# Visualising core utilization

I was involved in implementation of couple Oracle SuperCluster system in Poland. Here they are mainly use in consolidation projects – where single machine runs dozens of Oracle databases (or applications, but this less common).

My personal opinion is that – comparing to Exadata – SuperCluster is better suited for consolidation. One reason for that is flexibility of virtualization which means that you can divide platform resources on many levels. You can create dedicated domains, I/O domains or zones and build multiple clusters on single system (planning configuration of such systems was really nice exercise to me). Further you can take advantage of so called projects, roles and RBACs, which can be used to further separate databases running within single operating system instance. And there is no (or very little) performance overhead when you use virtualization of this kind.

Second reason is related to SPARC processor and its features. Comparing to Intel it usually has higher latencies but overall throughput is better. It also accepts overloading better then x86 platform. Single SPARC M7/M8 core has 8 hardware threads (called strands) – comparing to Intel – 2 threads in HT mode. Single socket has 32 cores so Solaris operating system recognises this as 256 virtual processors. Given that single SuperCluster M7/M8 domain can span four CMIOU boards (so 4 SPARC processors) – this can results in single cluster node with up to 1024 vcpus (128 cores).

On such a platform NUMA aspects are important. Solaris operating system tries to take into consideration internal architecture of CPU and memory. For example the fact that M7/M8 cores are sharing L2 (every two cores) and L3 (every four cores) caches. You can check NUMA topology using lgrpinfo and pginfo commands which gives output like below:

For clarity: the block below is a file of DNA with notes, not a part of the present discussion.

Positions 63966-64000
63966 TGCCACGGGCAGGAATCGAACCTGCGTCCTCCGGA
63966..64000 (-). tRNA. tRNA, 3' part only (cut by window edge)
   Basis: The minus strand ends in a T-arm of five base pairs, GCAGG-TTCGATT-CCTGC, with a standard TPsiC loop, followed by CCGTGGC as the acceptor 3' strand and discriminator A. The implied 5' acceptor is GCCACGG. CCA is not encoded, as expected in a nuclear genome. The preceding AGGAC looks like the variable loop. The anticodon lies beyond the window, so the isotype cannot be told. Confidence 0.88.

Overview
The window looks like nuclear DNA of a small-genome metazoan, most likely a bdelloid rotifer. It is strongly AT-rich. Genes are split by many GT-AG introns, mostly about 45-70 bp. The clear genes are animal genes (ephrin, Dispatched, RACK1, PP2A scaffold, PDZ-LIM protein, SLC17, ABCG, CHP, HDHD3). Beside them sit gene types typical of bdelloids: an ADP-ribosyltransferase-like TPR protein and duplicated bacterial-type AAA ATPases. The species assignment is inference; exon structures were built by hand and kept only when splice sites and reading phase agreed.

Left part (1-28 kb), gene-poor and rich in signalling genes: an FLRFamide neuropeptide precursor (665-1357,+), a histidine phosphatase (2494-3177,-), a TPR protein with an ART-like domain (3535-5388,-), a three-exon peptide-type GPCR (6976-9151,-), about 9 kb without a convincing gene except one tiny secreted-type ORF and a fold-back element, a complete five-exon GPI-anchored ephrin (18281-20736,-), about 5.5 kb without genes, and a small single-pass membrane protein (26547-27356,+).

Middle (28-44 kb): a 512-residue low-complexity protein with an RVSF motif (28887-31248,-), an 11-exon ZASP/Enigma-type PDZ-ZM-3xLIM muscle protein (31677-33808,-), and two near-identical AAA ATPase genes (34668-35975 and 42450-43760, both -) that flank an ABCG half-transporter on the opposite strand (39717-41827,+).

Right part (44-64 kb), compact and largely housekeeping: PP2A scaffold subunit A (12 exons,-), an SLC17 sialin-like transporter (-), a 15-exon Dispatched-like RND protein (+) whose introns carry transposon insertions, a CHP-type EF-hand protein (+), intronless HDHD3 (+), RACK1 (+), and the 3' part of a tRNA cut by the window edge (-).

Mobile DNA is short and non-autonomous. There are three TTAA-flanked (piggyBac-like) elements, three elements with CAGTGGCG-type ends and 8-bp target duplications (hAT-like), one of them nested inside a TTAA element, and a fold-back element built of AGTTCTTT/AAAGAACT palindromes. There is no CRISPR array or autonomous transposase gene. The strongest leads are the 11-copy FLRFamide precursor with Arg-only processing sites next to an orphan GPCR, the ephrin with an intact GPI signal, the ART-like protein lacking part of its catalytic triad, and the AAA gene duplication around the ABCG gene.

lgroup 0 (root):
Children: 1 2
CPUs: 1504-1535 1840-1855 1896-2047
Memory: installed 957G, allocated 782G, free 175G
Lgroup resources: 1 2 (CPU); 1 2 (memory)
Latency: 27
lgroup 1 (leaf):
Children: none, Parent: 0
CPUs: 1504-1535
Memory: installed 479G, allocated 395G, free 84G
Lgroup resources: 1 (CPU); 1 (memory)
Latency: 20
lgroup 2 (leaf):
Children: none, Parent: 0
CPUs: 1840-1855 1896-2047
Memory: installed 479G, allocated 387G, free 92G
Lgroup resources: 2 (CPU); 2 (memory)
Latency: 20

0 (System [system]) CPUs: 1280-1535 1792-2047
|-- 5 (Data_Pipe_to_memory [chip]) CPUs: 1280-1535
|   |-- 4 (L3_Cache) CPUs: 1280-1311
|   |   |-- 3 (L2_Cache) CPUs: 1280-1295
|   |   |   |-- 2 (Floating_Point_Unit [core]) CPUs: 1280-1287
|   |   |   |   -- 1 (Integer_Pipeline [core]) CPUs: 1280-1287
|   |   |   -- 7 (Floating_Point_Unit [core]) CPUs: 1288-1295
|   |   |       -- 6 (Integer_Pipeline [core]) CPUs: 1288-1295
|   |   -- 10 (L2_Cache) CPUs: 1296-1311
|   |       |-- 9 (Floating_Point_Unit [core]) CPUs: 1296-1303
|   |       |   -- 8 (Integer_Pipeline [core]) CPUs: 1296-1303
|   |       -- 12 (Floating_Point_Unit [core]) CPUs: 1304-1311
|   |           -- 11 (Integer_Pipeline [core]) CPUs: 1304-1311
...


## But there are bugs…

On one platform issue has been detected which manifested itself as intermittent slowdowns of SQL queries execution times (queries which were CPU-bound) which did not fully matched overall system load characteristic. Also looking into Enterprise Manager Cloud Control screen showing Solaris/SPARC CPU load distribution – we had an “impression” that some cores seems to be more loaded than other (an it was like these couple cores looks always more busy then other – which is really unusual). But this was difficult to prove in Cloud Control. The plot in EMCC depicts thread number on X-axis and utilization on Y – so this is just current snapshot of load distribution among cores. It does not tell you directly how this load is changing over time.

To make things complicated – the system utilizes Solaris zones which on SuperCluster are bound to its individual processor pools. The processor pools are sets of vcpus (or cores) defined at operating system level to which processes can be bound. They can be used independent from zones but typically these are zones which take advantage of them. Anyway, non-uniform vcpu utilization was expected, i.e. single zone would utilize only subset of cores (that belong to pool associated with this zone) shown on domains performance screen in EMCC. But still we saw that small subset of cores in the pool are more busy then other so our “impression” was worth to check.